A crisp day
The summer term of 1969: the annual outing of High Ham Primary School was to the New Forest and to the motor museum at Beaulieu. It was a day filled with excitement, one had to be in the junior room to go on the holiday and after the Easter holidays four of us had been moved up from the infant class, allowing us to go on the trip.
The cost of the outing has long been forgotten. Being given a ten shilling note to cover spending for the day was memorable, it was the most money an eight year old boy had ever had. There were plenty of opportunities for spending, postcards of New Forest ponies were bought as a memento of being there and the souvenir shop at the national motor museum offered and abundance of choice for boys who browsed it with enthusiasm.
Mrs Cullen, the lady who organised and ran the outing each year gave strict instructions that everyone should make sure that they did not spend all of their money before the homeward journey as there would be a stop for fish and chips. Boarding the coach for trip back to Somerset, there was a sense of anxiety, nine shillings and sixpence of the ten shilling note had been spent, a single sixpence piece remained, not enough for fish and chips. What the sixpence did buy was a bag of Smith’s Salt and Vinegar Crisps. Mrs Cullen gave an odd look and a shrug, what else could she have done?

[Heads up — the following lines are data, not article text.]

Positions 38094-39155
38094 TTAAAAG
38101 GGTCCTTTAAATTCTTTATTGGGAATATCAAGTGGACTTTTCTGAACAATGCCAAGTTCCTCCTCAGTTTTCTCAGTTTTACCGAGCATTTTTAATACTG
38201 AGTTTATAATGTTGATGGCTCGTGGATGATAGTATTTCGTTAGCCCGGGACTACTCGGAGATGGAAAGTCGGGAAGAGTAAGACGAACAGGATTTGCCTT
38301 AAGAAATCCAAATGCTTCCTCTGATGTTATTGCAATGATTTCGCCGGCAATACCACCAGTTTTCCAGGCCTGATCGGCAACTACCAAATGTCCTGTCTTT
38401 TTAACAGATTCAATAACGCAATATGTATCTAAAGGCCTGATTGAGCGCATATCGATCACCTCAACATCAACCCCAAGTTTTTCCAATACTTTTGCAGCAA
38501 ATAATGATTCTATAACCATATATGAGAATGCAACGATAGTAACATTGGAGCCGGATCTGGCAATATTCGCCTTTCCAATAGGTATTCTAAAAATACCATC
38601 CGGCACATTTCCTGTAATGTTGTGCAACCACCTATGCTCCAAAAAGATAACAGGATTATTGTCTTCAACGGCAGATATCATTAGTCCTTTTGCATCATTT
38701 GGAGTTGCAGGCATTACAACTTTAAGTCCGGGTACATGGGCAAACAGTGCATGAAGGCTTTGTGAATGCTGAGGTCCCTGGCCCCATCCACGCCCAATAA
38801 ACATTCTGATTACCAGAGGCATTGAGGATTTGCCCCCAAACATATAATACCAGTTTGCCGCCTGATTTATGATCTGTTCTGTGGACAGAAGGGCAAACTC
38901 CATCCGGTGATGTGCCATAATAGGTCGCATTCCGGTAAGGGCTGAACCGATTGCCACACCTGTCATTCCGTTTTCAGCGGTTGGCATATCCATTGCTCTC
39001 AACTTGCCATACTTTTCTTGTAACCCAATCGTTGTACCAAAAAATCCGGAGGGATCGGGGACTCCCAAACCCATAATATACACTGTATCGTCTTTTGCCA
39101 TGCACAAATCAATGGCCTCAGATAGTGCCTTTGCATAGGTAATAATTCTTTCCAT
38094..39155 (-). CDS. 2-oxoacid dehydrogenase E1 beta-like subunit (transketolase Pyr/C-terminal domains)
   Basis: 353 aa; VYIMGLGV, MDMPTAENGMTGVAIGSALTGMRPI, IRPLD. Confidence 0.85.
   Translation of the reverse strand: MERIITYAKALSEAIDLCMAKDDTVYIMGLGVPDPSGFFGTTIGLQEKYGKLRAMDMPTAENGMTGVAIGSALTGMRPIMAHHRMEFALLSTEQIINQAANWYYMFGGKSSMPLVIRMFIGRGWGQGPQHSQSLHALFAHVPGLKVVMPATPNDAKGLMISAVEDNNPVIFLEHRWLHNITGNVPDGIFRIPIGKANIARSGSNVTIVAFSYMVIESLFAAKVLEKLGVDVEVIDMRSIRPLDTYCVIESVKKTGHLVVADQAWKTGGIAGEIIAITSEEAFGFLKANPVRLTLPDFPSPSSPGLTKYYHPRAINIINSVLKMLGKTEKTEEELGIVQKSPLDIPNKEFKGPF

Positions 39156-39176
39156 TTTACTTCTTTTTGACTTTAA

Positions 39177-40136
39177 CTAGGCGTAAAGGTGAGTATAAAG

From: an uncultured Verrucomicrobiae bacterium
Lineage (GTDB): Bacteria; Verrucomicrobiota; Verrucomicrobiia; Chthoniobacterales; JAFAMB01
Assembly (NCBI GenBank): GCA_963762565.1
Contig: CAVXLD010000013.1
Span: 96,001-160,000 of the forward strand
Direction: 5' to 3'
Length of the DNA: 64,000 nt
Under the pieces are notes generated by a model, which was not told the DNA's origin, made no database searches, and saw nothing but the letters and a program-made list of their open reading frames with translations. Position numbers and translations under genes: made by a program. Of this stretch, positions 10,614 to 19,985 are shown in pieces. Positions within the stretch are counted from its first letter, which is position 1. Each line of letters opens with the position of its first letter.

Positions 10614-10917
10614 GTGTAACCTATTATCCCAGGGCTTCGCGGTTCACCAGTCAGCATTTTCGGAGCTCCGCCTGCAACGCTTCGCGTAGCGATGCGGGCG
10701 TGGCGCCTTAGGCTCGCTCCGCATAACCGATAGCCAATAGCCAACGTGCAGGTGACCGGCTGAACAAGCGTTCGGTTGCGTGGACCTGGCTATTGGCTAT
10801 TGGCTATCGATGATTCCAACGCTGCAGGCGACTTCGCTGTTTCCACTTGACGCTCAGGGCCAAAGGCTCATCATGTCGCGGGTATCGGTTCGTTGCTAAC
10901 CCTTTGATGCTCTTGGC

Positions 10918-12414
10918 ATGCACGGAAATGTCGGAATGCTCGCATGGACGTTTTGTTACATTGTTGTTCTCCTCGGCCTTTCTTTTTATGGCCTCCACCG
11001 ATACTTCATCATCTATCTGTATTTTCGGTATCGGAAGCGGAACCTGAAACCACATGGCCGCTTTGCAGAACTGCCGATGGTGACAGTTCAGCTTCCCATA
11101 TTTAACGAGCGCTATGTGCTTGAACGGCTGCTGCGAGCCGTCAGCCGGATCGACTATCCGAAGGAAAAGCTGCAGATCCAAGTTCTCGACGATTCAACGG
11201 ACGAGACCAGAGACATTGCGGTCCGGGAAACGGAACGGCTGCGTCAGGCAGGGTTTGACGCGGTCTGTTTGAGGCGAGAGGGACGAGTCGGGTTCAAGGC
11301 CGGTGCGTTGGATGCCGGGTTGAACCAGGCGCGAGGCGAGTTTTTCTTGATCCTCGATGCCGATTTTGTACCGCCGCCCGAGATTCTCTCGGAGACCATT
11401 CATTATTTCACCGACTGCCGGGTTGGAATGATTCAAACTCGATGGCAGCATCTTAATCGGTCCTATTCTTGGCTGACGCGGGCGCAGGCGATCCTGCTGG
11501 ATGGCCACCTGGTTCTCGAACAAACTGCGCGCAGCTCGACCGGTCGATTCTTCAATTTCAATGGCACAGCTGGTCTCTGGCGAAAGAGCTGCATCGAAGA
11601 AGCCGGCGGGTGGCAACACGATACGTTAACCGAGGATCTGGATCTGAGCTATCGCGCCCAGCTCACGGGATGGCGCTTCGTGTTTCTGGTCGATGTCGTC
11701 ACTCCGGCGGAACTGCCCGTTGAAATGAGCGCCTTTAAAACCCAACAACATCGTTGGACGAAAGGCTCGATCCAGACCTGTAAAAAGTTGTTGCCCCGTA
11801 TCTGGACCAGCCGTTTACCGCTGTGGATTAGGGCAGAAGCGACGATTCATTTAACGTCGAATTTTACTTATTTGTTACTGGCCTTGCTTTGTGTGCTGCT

Perhaps it is the association of the sense of taste with the sense of smell that allows particular tastes to evoke particular memories, or perhaps the scent of particular foods is sufficient in itself to recall other times, but salt and vinegar crisps retain a capacity to capacity to conjure images of that day almost five decades ago. The memory is at once amusing and instructive; the thought of delightedly spending so much money mingles with the thought of how it would have been wiser not to have been so enthusiastic in buying unnecessary things. For years afterwards, it was a memory that urged cautiousness, careful budgeting, and meticulous record keeping – never again would there be the necessity to buy a bag of crisps when a modicum of sense would have allowed fish and chips for supper.
Salt and vinegar crisps have become far more exotic in the past fifty years, but have never lost the power to transport thoughts to Hampshire.
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